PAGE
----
We use cookies and similar technologies that are necessary to operate the website. Additional cookies are used to perform analysis of website usage. By continuing to use our website, you consent to our use of cookies. For more information, please read our Cookies Policy.

Closing this modal default settings will be saved.

What Should You Do if You are a Victim of Cyberbullying, Online Harassment in the UAE?

Understanding Cyberbullying and Online Harassment: UAE Law and Reporting Procedures

Owner's Profile

Pavitra Shetty

Published on March 29, 2024, 10:25:08


cyberbully, harassment, digital safety

Cyberbullying and online harassment have become prevalent issues in the UAE, and understanding the laws and reporting mechanisms is crucial for combating these offenses and ensuring online safety.

UAE laws against cyberbullying and harassment are robust, and Federal Decree No. 34 of 2021 deals with countering rumours and cybercrimes. This article delves into what constitutes such behaviour and how users can navigate the legal landscape.

Defining Cyberbullying and Online Harassment

Under the Cyber Law Federal Decree No. 34 of 2021, cyberbullying encompasses various forms, with spreading rumours highlighted as a significant offense falling under Article 52. These acts can result in severe consequences, including legal repercussions and detrimental impacts on mental health. The law outlines different violations and corresponding penalties:

  • Spreading rumours (Article 52): Up to two years in jail and a minimum fine of Dh100,000.
  • Online threats (Article 42): Punishable by up to two years in jail and fines ranging from Dh250,000 to Dh500,000. In severe cases, imprisonment can extend to 10 years.
  • Defamation (Article 43): Potential imprisonment and fines ranging from Dh250,000 to Dh500,000.
  • Invasion of privacy (Article 44): Punishable by up to six months in jail and fines between Dh150,000 to Dh500,000.
  • Breach of personal data and information (Article 6): Minimum six months in jail and/or a fine of at least Dh20,000 up to Dh100,000.
  • Incitement to lewdness or prostitution (Article 33): Provisional imprisonment and fines ranging from Dh250,000 to Dh1 million, with stricter penalties if the victim is a child.
  • Unauthorised circulation of personal pictures or pornographic material (Article 34): Jail time and/or fines ranging from Dh250,000 to Dh500,000, with more severe consequences for offenses involving children.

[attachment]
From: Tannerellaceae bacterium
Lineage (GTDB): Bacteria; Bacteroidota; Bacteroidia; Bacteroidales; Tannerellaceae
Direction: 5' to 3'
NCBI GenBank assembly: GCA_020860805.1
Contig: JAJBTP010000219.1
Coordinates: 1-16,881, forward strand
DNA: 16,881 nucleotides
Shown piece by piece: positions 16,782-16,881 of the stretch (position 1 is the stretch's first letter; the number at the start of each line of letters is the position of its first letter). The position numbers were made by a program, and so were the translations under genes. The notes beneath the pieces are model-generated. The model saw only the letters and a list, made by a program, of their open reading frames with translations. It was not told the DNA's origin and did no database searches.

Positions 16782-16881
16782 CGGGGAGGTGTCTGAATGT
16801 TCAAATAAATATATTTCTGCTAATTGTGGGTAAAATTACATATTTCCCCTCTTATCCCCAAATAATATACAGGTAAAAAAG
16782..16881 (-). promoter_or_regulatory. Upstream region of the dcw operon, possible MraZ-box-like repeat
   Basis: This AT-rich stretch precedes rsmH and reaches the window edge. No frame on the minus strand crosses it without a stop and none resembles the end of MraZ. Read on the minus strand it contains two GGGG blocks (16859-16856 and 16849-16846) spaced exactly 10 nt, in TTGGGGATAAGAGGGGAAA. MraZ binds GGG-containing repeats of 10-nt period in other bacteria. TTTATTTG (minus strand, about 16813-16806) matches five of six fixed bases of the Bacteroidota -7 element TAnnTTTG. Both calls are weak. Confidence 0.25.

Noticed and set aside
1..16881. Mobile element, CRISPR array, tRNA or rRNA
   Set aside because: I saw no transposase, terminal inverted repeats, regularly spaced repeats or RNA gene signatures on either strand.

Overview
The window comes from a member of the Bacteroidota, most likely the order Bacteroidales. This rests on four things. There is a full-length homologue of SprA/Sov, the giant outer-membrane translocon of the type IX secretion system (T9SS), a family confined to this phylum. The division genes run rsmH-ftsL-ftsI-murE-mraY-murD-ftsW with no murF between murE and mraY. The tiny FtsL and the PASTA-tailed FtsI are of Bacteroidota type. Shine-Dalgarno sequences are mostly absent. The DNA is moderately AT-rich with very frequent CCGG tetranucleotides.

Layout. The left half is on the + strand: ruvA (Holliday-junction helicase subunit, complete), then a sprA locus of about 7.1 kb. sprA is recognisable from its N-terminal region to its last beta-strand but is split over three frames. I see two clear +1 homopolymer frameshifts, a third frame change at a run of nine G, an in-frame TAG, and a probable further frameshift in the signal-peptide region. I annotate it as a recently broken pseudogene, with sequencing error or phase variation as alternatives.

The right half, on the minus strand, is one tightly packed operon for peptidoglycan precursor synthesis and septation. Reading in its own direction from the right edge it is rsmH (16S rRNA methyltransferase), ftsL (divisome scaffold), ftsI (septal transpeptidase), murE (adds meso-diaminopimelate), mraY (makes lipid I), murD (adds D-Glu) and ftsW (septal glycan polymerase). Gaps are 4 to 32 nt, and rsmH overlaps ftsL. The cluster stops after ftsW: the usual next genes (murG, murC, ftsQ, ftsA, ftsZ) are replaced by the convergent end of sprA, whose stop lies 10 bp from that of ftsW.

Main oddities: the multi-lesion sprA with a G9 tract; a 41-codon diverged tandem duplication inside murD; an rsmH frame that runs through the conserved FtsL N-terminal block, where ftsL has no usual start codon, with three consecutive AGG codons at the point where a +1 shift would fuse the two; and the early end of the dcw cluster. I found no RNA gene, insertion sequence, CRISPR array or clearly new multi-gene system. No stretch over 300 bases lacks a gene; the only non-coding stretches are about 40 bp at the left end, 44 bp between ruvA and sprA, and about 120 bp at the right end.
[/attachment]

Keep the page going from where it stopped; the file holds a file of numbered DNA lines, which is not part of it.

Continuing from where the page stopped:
Reporting Cybercrimes

Various platforms and channels are available for reporting cybercrimes in the UAE, including:

  • Ministry of Interior: Use the hotline (116111), visit the MOI's website, or use the Hemayati application.
  • UAE Federal Public Prosecution: Access their website or use the 'My Safe Society' app.
  • Al Ameen: Contact via toll-free number, SMS, or email.
  • Dubai Police and Abu Dhabi Police: Use their respective websites or contact their services directly.

Guidance for Victims: What to Do if You Experience Such Criminal Behaviour?

You should follow the following steps if you become victims of cyberbullying or harassment:

  • Maintain records: Keep records of all incriminating messages, posts, emails, or any other forms of communication for future reference.
  • Educate yourself about the laws: Familiarise yourself with laws related to cybercrimes, cyberbullying, and online harassment to understand your rights and legal options. Seek legal advice if necessary.
  • Block and report: Prevent further contact by utilising the 'block and report' feature available on mobiles, online platforms and emails. Notify concerned social media platforms of abusive behaviour.
  • Exercise caution: Limit the amount of personal information shared online to reduce vulnerability to cyberbullying and harassment.
  • Raise awareness: Share your experiences with others on social media platforms to raise awareness about cyberbullying and online harassment and encourage proactive measures to combat them.

By understanding UAE laws and reporting mechanisms, individuals can effectively combat cyberbullying and harassment, promoting a safer online environment for all users.

For any enquiries or information, contact ask@tlr.ae or call us on +971 52 644 3004Follow The Law Reporters on WhatsApp Channels.